Saturday, March 25, 2017

"I'm a good officer. But in this world that's not enough. In this world, you have to be able to nod and smile and drink a pint, and say, 'How was your day?' In this world no one can be different or strange or damaged." 

River, #1.2

"Nostalgia, to me, is not the emotion that follows a longing for something you lost, or for something you never had to begin with, or that never really existed at all. It’s not even, not really, the feeling that arises when you realize that you missed out on a chance to see something, to know someone, to be a part of some adventure or enterprise or milieu that will never come again. Nostalgia, most truly and most meaningfully, is the emotional experience—always momentary, always fragile—of having what you lost or never had, of seeing what you missed seeing, of meeting the people you missed knowing, of sipping coffee in the storied caf├ęs that are now hot-yoga studios. It’s the feeling that overcomes you when some minor vanished beauty of the world is momentarily restored, whether summoned by art or by the accidental enchantment of a painted advertisement for Sen-Sen, say, or Bromo-Seltzer, hidden for decades, then suddenly revealed on a brick wall when a neighboring building is torn down. In that moment, you are connected; you have placed a phone call directly into the past and heard an answering voice."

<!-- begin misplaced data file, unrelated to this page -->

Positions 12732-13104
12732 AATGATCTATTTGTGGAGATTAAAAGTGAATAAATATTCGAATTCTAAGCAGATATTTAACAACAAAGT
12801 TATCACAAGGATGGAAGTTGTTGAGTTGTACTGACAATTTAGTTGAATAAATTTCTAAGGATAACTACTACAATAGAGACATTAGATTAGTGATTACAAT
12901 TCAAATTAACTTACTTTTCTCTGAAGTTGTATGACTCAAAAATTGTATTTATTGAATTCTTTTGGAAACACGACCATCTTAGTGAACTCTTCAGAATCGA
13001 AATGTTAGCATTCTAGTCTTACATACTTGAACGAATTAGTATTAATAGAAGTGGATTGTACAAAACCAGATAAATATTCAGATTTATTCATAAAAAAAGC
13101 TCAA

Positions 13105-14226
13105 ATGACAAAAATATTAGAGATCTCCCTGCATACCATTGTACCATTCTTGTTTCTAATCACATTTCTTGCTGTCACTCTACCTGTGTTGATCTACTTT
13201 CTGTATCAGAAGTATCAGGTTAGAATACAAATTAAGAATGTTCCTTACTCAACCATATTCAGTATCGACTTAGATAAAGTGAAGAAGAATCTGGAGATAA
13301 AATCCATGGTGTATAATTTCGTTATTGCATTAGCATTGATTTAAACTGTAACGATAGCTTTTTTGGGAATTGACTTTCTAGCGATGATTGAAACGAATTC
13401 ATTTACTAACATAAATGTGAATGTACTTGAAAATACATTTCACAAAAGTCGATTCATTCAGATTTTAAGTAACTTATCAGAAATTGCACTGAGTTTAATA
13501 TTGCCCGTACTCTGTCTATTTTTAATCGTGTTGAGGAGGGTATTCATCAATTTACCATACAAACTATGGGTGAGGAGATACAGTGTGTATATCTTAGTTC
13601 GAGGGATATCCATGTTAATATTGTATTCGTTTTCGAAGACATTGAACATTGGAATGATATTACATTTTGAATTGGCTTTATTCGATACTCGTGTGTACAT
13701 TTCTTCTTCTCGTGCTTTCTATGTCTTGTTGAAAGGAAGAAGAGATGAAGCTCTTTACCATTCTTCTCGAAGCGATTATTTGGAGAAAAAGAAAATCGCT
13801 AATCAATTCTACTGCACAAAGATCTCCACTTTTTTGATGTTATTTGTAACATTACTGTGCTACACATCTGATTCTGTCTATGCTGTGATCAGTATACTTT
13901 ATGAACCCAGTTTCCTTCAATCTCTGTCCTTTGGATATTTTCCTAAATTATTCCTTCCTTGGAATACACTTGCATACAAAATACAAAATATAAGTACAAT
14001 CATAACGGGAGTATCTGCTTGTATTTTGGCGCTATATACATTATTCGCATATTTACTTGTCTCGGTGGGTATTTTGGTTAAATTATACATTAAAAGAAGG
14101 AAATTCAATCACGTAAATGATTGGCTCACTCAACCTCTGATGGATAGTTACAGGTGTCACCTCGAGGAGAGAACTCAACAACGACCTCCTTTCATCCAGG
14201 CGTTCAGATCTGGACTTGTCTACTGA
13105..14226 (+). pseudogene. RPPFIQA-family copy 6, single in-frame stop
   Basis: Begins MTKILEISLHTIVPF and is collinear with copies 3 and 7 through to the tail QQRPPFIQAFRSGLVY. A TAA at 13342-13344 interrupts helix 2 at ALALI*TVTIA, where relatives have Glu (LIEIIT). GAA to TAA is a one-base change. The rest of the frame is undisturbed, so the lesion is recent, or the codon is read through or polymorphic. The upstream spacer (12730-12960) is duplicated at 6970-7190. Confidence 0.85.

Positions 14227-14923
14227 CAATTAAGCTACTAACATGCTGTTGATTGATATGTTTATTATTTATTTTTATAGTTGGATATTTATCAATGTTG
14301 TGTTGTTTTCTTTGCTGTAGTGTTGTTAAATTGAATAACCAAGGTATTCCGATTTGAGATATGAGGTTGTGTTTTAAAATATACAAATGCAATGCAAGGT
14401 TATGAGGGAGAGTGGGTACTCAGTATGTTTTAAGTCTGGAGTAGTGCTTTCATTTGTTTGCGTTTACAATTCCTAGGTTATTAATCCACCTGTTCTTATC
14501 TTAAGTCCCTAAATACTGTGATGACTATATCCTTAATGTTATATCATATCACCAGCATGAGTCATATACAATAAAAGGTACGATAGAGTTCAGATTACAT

Michael Chabon at The New Yorker

Friday, March 24, 2017

A quantum prayer for our superposition:
may this wave function never collapse.

'The truth is I am a toy
That people enjoy
'Til all of the tricks don't work anymore
And then they are bored of me
I know that it's exciting
Running through the night, but
Every perfect summer's
Eating me alive until you're gone
Better on my own

They say, "You're a little much for me
You're a liability
You're a little much for me"'

Lorde, Liability

Tuesday, March 21, 2017

Ember: Gosh, I cannot possibly think of infatuation as love. Too much like a drug. An obsession. A destructive force. And I can't view love as something that dissipates without rational reason. Love should be stable. Lead to happiness. And not make you feel as if you are going to crawl out of your skin secondary to inability to think of anything else. I cannot imagine love being so fleeting or unsettling... But I guess it's all just semantics.